Bhanu Kapil’s ‘How to Wash a Heart’ migration perspective wins top UK poetry prize

Bhanu Kapil’s ‘How to Wash a Heart’ migration perspective wins top UK poetry prize

Indian-origin author-poet Bhanu Kapil has been named the winner of the prestigious T.S. Eliot Prize, named after the renowned 20th-century American-British poet.

Kapil, who was born in England and grew up in London, beat nine other shortlisted entries with her winning title ‘How to Wash a Heart’, which explores the relationship between an immigrant guest and a citizen host. The prize is seen as the most valuable prize in British poetry and the only major poetry prize judged purely by established poets. It comes with a winner's cheque for £25,000 and all the shortlisted poets are presented with cheques for £1,500 each.

“I wanted to write something that could be read in the time it took to make a drink, a cup of tea. I wanted to write about migration, about host and guest relations; I wanted to think about a threshold and what a welcome might portend” said Kapil, in reference to her winning work.

“Poetry is an antidote to the loss of place or home. It’s how you carry memory in your body and it has the great power to make contact with radical others, beloveds of all kinds across the great space and time that separates each from its other one,” she said.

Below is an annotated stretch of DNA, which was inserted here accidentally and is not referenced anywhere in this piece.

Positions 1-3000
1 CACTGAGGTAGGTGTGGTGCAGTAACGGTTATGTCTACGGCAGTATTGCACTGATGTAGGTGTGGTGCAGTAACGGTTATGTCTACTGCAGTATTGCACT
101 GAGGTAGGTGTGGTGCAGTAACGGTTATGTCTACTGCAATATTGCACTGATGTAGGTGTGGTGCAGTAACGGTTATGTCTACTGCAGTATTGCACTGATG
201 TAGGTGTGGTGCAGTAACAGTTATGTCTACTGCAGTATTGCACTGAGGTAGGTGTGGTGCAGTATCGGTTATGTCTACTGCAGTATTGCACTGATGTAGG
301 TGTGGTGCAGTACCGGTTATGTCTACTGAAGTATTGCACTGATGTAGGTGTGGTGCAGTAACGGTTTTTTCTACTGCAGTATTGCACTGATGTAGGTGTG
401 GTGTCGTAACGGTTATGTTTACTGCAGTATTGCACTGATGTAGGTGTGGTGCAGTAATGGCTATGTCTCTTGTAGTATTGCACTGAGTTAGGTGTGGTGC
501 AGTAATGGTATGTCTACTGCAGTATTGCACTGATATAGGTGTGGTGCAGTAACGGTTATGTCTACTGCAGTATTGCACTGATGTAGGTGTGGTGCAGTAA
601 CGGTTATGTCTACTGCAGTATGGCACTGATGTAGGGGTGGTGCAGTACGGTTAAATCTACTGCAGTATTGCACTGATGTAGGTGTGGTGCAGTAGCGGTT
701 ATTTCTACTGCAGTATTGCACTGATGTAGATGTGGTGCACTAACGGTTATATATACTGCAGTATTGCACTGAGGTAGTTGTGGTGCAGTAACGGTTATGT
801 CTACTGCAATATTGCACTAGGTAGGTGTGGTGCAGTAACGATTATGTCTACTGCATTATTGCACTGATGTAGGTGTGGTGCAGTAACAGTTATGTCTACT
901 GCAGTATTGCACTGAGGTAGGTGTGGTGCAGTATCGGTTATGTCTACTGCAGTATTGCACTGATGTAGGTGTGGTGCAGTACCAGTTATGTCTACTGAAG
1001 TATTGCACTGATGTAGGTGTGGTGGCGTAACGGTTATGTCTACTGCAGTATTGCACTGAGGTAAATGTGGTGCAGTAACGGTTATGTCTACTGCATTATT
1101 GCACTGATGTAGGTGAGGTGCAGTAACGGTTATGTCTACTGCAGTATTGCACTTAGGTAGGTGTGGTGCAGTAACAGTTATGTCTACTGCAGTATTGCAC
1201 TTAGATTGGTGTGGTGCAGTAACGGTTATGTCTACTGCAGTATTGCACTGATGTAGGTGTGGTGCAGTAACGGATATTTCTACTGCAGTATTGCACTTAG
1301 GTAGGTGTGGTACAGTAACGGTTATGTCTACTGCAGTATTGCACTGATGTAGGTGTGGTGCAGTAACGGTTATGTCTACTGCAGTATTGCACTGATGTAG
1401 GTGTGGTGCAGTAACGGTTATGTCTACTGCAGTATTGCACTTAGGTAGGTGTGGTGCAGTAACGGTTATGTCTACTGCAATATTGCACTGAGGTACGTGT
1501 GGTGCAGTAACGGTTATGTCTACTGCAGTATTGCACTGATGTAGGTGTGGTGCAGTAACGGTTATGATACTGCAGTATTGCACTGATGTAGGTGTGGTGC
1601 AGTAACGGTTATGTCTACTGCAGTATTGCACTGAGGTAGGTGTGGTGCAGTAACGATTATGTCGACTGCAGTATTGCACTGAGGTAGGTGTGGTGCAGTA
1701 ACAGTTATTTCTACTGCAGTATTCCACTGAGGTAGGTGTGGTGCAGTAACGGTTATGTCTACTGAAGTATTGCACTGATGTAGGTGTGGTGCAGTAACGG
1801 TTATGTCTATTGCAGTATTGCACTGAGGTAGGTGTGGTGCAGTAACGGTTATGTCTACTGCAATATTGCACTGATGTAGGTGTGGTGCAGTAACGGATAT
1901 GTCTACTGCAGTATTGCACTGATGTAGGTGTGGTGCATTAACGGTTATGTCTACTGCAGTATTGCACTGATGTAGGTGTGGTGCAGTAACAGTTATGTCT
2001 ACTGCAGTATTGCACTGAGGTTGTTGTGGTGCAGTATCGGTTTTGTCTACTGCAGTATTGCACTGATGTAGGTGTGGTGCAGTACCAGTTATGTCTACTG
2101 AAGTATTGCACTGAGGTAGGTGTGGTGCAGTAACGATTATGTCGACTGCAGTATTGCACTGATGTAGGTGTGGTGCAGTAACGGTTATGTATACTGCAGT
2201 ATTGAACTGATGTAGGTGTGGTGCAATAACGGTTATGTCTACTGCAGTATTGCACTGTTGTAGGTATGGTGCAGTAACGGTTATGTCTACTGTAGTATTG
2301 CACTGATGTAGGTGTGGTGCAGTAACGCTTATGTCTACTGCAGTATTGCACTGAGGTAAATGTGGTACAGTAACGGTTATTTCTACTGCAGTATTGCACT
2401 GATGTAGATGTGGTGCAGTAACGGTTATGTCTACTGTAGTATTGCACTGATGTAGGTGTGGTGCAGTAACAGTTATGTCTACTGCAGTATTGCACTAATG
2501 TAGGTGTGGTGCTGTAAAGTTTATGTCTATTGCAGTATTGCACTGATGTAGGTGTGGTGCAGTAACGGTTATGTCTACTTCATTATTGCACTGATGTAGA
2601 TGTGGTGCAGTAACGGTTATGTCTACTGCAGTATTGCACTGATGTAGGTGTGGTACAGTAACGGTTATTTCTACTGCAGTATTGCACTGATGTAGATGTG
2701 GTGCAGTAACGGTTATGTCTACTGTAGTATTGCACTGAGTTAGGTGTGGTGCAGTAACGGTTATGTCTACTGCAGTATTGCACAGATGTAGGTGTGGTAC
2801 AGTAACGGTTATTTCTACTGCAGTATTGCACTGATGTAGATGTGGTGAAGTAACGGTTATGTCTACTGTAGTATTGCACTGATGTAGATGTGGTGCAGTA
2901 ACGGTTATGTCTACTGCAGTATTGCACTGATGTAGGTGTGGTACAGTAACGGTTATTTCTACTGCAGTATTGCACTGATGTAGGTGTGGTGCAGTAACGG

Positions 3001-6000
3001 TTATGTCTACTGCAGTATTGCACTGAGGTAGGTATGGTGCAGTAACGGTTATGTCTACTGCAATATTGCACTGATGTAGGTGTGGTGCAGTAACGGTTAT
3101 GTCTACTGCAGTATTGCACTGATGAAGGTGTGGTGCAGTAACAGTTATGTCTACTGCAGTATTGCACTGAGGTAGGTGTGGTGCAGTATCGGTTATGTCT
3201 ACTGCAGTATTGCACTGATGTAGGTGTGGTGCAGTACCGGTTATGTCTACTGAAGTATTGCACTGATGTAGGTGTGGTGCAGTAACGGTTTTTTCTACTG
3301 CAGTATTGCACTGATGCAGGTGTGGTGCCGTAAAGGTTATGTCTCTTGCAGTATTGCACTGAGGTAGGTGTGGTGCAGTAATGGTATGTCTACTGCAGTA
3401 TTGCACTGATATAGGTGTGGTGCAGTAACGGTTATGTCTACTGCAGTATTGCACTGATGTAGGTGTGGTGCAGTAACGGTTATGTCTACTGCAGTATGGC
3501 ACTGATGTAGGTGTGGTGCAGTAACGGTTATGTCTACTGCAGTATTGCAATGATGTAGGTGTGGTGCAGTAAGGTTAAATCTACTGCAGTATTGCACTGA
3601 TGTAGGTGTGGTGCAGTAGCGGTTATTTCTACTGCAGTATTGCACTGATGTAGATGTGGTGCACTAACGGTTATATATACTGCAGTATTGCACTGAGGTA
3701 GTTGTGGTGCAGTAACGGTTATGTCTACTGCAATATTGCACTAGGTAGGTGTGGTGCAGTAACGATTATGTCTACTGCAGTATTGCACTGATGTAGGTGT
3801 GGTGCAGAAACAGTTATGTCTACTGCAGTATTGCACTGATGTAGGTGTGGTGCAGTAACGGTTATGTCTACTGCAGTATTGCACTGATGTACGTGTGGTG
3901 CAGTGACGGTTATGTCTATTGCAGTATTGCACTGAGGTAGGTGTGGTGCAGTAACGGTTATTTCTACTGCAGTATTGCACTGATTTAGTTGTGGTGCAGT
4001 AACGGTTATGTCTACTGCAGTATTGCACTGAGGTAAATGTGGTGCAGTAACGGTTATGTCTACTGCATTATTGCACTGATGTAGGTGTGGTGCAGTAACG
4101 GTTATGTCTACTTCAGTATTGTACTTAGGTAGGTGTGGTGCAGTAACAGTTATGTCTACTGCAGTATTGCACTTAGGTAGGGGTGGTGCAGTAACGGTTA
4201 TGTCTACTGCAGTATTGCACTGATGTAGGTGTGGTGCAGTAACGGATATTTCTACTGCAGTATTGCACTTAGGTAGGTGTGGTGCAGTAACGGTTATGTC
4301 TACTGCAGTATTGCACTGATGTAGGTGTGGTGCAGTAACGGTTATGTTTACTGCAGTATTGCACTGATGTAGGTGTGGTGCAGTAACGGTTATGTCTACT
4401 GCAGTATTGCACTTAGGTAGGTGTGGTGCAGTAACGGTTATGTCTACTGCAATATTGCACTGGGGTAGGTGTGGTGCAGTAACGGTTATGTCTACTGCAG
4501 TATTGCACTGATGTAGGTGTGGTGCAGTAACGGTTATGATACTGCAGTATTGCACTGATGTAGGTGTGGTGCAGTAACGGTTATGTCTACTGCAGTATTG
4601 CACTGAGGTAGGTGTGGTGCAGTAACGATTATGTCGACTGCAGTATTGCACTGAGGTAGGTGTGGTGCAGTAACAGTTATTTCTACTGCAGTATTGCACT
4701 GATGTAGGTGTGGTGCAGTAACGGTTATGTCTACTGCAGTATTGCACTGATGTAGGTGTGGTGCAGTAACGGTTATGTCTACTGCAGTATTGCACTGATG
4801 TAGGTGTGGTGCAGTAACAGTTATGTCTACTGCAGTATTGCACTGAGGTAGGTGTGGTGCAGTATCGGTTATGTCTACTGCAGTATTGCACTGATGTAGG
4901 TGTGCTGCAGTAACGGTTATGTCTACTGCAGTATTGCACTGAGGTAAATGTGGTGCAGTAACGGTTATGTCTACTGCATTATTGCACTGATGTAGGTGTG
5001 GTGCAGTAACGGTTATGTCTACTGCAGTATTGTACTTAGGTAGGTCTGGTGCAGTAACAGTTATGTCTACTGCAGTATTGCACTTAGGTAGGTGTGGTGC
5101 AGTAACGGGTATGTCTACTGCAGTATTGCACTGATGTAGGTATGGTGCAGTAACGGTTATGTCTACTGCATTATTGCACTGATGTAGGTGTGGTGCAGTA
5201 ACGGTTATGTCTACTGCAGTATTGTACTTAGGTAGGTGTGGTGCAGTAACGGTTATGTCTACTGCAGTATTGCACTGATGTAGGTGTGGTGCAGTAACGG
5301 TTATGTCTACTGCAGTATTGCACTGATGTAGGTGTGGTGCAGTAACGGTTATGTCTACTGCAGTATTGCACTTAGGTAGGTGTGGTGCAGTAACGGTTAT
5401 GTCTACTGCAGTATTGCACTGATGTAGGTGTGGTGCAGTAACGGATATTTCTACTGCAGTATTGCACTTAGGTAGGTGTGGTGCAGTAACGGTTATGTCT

Radical and arresting

The 53-year-old, who lives between the UK and US, where she spent 21 years at Naropa University in Boulder, Colorado, has six books of poetry/prose to her credit, including ‘The Vertical Interrogation of Strangers’, ‘Schizophrene’ and ‘Ban en Banlieue’. Last year, she also won the coveted American award, the Windham-Campbell Prize, in the poetry category in recognition of her literary achievements.

“Our shortlist celebrated the ways in which poetry is responding to profound change, and the stylistic freedom that today’s poets have claimed. From this impressive field, we unanimously chose Bhanu Kapil’s ‘How to Wash a Heart’ as our winner. It is a radical and arresting collection that recalibrates what it’s possible for poetry to achieve,” said Lavinia Greenlaw, Judges’ Chair for the T.S. Eliot Prize 2020.

After months of further reading, Greenlaw and fellow judges, Mona Arshi and Andrew McMillan, chose the winner from a shortlist which included a mixture of established poets and relative newcomers, including three debut collections, work from two Americans, as well as poets of Native American, Chinese Indonesian and British, Indian and mixed race ancestry.

Impressive shortlist

Nine publishers were represented, more than for many years, with five titles from new or recently-established presses.

The panel had sifted through 153 entries to finalise their 10 finalists in October last year. The shortlisted titles included Natalie Diaz for ‘Postcolonial Love Poem’; Sasha Dugdale for ‘Deformations’; Ella Frears for ‘Shine, Darling’; Will Harris for ‘RENDANG’; Wayne Holloway Smith for ‘Love Minus Love’; Daisy Lafarge for ‘Life Without Air’; Glyn Maxwell for ‘How the hell are you’; Shane McCrae for ‘Sometimes I Never Suffered’; and J.O. Morgan for ‘The Martian’s Regress’.

The prize was inaugurated in 1993 to celebrate the Poetry Book Society’s 40th birthday and honour its founding poet, T.S. Eliot. The prize, run by the T.S. Eliot Foundation, is awarded annually to the author of the best new collection of poetry, published in the UK and Ireland.

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